George C. Scott's 1970 portrayal of General George S. Patton Jr. in Twentieth Century - Fox's Patton constitutes the finest piece of acting work that I've seen on the screen. I've probably watched the film in its entirety 20 times over the past 35 years and I never fail to be impressed by Scott's complete immersion in the role. He convinces you utterly that he is Patton and there is never a second in which the characterization wavers. It's a mesmerizing and powerful performance. That the rest of the film - from its casting (including a great job by Karl Malden as Omar Bradley) to its writing (a brilliant script by Francis Ford Coppola and Edmund North), well-organized direction by Franklin Schaffner (who succeeds with both the film's reflective moments and its action sequences, the latter powerfully effective without the ridiculous rapid cutting that characterizes current-day battle scenes), and a memorable score by Jerry Goldsmith - is also superior makes for an entertainment that is everything that a motion picture experience should be. Of course, Patton has been released on DVD before in both two-disc and single disc editions, but the newest two-disc SE issued under the Cinema Classics Collection heading is the best one. The 2.20 anamorphic transfer is cleaner and looks more film-like than the last two-disc offering with edge effects having been minimized. The 5.0 Dolby track does full justice to Goldsmith's score as well as delivering appropriate oomph for a war film. The supplements constitute a superior package including all those on the previous DVD versions as well as a new introduction and an audio commentary by Francis Ford Coppola plus two new documentaries including the 90-minute History Through the Lens: Patton - A Rebel Revisited. Jerry Goldsmith's complete score is also presented separately in conjunction with a production still gallery. Very highly recommended.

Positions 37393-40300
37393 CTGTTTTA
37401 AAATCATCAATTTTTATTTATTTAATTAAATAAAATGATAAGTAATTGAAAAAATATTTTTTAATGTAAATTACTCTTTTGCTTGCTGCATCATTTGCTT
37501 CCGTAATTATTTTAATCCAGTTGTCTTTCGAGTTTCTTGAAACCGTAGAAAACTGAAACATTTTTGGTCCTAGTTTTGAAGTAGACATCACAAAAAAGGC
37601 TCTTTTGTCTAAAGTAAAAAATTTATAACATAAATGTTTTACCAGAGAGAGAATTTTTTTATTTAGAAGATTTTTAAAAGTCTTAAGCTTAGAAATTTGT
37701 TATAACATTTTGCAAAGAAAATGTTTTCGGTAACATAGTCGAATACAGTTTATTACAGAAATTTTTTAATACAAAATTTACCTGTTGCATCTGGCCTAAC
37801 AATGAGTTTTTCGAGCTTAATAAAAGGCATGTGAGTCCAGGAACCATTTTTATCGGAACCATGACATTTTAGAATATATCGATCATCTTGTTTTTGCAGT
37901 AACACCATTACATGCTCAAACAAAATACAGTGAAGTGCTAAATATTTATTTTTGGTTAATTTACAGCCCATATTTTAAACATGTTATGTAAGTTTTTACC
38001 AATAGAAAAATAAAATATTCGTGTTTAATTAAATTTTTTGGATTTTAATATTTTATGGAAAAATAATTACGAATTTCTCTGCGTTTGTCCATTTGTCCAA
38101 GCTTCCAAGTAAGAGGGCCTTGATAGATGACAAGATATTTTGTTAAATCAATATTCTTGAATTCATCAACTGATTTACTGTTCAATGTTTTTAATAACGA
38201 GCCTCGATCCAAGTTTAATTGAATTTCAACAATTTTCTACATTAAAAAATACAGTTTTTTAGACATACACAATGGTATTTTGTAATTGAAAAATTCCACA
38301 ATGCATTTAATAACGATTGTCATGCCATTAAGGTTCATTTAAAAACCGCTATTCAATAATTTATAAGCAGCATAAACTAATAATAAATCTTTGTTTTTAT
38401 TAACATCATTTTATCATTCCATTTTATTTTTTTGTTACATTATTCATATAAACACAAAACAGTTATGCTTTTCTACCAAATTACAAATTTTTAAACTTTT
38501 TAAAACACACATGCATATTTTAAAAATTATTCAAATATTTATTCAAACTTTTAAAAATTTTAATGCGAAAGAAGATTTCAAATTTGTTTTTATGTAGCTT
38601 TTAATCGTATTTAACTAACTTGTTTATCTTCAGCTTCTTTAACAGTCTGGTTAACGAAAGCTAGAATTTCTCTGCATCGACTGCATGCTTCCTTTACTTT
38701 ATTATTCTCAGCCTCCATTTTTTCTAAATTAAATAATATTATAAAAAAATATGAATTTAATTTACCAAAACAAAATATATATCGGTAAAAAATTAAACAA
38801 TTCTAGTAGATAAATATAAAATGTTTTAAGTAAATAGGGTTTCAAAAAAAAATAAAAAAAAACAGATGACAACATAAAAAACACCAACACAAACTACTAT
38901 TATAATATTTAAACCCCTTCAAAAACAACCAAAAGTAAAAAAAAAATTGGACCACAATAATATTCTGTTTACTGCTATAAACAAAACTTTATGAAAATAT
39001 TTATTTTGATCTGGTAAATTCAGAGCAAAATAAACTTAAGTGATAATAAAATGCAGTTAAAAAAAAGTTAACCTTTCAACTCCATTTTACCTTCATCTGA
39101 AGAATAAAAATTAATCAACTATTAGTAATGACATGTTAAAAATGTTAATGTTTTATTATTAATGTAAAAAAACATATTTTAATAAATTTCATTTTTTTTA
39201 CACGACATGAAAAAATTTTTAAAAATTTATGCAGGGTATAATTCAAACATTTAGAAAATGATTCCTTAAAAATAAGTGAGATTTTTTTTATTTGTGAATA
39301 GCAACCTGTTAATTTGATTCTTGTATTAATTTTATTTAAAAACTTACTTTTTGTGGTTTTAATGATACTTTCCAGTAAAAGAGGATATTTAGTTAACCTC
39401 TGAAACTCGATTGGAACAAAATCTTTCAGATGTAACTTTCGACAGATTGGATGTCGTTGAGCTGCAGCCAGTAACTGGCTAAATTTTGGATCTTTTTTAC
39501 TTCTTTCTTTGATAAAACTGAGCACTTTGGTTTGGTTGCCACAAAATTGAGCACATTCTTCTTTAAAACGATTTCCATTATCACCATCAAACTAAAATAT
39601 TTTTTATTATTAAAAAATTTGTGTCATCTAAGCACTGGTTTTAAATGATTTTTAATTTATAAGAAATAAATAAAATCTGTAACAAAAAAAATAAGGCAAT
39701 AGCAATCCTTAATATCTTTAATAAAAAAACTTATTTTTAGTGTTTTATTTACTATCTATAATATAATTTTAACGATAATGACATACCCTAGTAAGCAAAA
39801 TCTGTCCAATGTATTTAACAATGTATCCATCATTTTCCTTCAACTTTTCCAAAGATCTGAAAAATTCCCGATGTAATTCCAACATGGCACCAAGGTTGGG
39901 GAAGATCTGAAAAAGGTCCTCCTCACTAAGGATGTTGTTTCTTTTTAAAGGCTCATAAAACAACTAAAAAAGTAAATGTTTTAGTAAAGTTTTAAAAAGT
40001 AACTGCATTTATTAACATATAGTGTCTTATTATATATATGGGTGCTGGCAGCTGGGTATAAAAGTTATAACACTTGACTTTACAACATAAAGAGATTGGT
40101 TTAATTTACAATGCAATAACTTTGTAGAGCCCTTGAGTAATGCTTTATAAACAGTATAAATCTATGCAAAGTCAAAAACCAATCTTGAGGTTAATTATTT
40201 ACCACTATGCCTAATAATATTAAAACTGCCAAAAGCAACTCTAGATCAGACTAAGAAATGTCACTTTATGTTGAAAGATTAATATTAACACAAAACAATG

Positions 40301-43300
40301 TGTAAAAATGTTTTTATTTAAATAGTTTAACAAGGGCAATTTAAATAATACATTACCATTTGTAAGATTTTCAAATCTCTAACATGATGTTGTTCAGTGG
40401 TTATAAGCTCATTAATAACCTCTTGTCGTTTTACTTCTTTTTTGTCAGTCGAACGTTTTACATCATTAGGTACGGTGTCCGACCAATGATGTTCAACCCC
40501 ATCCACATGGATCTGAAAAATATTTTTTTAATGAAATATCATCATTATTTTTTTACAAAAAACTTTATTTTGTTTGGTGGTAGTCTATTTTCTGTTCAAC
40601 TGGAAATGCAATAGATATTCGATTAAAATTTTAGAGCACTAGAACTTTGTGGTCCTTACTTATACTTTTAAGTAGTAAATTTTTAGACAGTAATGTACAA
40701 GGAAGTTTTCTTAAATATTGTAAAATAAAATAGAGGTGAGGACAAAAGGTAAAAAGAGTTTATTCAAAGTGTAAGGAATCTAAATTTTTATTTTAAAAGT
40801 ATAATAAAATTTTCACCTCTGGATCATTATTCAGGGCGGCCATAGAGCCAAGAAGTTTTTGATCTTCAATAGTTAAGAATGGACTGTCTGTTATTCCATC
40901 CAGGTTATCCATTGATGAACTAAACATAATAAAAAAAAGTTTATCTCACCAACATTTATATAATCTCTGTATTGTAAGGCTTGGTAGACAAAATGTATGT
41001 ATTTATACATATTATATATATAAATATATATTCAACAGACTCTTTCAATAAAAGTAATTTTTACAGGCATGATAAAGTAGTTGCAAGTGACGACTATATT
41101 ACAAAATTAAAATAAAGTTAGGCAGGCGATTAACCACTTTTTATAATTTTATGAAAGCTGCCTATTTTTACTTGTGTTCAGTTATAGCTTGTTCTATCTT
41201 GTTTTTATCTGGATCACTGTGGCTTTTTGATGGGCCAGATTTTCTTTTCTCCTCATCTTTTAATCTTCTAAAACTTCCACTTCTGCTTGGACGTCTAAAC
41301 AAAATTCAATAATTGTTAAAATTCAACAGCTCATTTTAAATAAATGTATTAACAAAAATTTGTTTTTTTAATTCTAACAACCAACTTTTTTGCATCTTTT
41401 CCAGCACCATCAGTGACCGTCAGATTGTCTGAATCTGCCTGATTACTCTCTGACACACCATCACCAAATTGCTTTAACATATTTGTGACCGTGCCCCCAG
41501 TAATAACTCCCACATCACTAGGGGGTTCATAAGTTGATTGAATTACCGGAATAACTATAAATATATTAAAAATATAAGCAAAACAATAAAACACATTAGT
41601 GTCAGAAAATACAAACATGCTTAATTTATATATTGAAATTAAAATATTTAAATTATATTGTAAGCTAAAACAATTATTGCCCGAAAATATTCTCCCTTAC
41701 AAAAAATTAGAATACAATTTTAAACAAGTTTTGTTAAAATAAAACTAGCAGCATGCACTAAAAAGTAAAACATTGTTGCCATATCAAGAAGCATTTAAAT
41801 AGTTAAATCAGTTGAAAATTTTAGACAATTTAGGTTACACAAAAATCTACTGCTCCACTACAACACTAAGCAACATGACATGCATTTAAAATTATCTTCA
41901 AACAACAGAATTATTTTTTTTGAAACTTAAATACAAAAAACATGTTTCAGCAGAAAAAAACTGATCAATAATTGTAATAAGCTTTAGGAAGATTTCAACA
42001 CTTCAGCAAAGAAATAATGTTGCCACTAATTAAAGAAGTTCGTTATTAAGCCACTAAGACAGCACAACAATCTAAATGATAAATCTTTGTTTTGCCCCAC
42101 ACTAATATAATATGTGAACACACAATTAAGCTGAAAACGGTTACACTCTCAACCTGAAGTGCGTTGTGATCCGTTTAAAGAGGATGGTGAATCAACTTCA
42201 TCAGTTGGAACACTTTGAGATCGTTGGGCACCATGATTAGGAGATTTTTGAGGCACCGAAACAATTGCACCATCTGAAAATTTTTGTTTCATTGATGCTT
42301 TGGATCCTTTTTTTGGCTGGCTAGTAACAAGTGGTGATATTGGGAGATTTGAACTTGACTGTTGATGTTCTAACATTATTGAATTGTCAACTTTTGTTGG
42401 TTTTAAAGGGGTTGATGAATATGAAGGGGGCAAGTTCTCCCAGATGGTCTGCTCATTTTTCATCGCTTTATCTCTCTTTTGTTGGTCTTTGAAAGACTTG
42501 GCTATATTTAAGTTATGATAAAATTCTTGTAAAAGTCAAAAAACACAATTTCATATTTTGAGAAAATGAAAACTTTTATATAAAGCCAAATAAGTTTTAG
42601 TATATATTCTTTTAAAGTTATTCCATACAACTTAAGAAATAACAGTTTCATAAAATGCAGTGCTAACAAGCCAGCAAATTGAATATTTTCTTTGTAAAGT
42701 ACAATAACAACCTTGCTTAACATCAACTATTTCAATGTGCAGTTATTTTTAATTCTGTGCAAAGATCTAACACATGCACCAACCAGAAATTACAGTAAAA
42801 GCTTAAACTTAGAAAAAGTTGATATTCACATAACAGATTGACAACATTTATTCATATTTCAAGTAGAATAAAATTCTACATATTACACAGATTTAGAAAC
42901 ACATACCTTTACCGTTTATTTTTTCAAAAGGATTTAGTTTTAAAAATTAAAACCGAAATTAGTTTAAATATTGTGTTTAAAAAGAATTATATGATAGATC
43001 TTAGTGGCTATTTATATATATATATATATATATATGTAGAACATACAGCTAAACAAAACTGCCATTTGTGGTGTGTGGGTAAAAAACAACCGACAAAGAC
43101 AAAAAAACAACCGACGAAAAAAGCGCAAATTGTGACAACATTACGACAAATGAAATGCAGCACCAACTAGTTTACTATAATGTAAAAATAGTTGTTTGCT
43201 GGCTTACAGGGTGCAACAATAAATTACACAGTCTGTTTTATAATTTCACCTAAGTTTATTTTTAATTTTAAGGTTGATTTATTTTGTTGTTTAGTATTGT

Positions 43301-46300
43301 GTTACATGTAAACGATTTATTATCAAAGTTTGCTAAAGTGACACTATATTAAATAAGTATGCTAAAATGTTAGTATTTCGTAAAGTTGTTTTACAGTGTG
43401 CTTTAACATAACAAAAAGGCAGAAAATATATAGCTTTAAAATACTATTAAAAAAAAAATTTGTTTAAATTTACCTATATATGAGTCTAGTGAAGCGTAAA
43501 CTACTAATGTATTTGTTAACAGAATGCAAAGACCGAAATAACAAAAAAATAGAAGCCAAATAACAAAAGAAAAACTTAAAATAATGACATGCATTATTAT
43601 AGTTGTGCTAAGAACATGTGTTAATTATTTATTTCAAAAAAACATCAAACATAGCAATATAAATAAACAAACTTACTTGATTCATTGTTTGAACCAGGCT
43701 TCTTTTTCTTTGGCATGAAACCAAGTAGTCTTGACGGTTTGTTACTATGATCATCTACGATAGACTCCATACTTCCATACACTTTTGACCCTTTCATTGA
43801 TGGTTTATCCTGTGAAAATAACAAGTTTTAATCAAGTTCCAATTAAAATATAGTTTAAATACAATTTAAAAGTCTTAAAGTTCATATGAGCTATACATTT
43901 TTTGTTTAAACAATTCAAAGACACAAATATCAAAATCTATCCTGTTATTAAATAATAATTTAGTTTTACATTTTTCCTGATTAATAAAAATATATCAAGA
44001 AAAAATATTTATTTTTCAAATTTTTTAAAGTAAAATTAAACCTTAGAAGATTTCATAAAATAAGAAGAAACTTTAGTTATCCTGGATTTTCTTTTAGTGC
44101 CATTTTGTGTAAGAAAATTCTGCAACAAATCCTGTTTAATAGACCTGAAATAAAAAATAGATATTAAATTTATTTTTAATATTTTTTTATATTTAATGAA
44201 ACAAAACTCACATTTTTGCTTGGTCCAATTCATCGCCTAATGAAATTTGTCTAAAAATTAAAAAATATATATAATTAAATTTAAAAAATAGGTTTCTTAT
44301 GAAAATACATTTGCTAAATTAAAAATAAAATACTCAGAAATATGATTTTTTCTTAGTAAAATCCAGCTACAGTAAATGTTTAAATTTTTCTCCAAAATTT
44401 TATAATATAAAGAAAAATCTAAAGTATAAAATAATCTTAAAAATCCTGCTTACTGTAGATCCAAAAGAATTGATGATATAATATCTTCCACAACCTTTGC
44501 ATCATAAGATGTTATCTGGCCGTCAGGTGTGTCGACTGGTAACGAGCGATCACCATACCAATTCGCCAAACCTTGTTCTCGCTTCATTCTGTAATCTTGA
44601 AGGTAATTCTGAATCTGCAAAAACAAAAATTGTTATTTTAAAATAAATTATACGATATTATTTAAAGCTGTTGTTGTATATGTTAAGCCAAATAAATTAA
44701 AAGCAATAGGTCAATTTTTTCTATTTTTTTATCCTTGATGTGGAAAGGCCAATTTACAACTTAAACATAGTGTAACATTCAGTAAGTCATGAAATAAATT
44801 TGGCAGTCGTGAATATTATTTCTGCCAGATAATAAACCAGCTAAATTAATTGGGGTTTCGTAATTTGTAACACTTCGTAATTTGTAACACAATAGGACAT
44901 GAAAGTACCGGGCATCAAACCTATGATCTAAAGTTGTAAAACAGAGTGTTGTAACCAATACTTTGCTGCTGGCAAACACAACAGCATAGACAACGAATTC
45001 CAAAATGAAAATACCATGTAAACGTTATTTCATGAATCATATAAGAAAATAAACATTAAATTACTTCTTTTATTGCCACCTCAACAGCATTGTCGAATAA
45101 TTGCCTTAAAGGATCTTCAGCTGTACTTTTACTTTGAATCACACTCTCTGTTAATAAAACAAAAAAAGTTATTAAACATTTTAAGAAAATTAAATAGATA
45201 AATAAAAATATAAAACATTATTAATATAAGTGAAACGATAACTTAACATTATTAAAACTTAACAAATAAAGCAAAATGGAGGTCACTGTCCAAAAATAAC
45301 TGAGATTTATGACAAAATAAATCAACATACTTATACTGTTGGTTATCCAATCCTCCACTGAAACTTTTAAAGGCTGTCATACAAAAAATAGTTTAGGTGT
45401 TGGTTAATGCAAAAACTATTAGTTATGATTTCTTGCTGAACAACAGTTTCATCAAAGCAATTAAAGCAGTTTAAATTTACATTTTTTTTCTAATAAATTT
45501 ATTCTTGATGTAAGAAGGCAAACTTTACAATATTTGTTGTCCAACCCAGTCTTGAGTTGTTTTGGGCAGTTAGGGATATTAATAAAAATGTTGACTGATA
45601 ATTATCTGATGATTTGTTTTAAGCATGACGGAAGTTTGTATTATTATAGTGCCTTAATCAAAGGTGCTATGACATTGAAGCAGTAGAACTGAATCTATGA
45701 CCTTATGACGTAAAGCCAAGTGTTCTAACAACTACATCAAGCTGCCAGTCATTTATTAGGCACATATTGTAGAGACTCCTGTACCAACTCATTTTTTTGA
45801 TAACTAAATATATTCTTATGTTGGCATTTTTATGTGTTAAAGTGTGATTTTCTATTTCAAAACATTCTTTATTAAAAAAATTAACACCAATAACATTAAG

Tora! Tora! Tora! has had a similar history in its DVD life. It has received two single-disc releases (the second an SE with an improved anamorphic transfer) and now gets the full two-disc SE treatment under Fox's Cinema Classics Collection Banner. The 2.35:1 anamorphic transfer appears to be the same as that of the previous release (which was a generally superior one with a crisp image and accurate if slightly worn colour) so if that's one's sole reason for contemplating an upgrade, then one need consider no longer. If supplements turn your crank, the offerings are good indeed. Repeated from the previous SE is the excellent audio commentary by director Richard Fleischer and Japanese film historian Stuart Galbraith IV. New are the documentaries History Through the Lens: Tora! Tora! Tora!: A Giant Awakes (90 minutes) and the AMC Backstory: Tora!Tora! Tora! (25 minutes), as well as ten Movietone newsreel segments. The film itself is a blow-by-blow depiction of the actual events surrounding the build-up to and execution of the Japanese raid on Pearl Harbor, as seen through both Japanese and American eyes. The 1970 filming purportedly cost four times what the actual raid did in 1941, and it shows on the screen as the film delivers fully the grand scale of the events as well as the detail of raid's various aspects. Events take centre stage over people, particularly on the American side as casting focused on acting competence instead of star cameos. Recommended.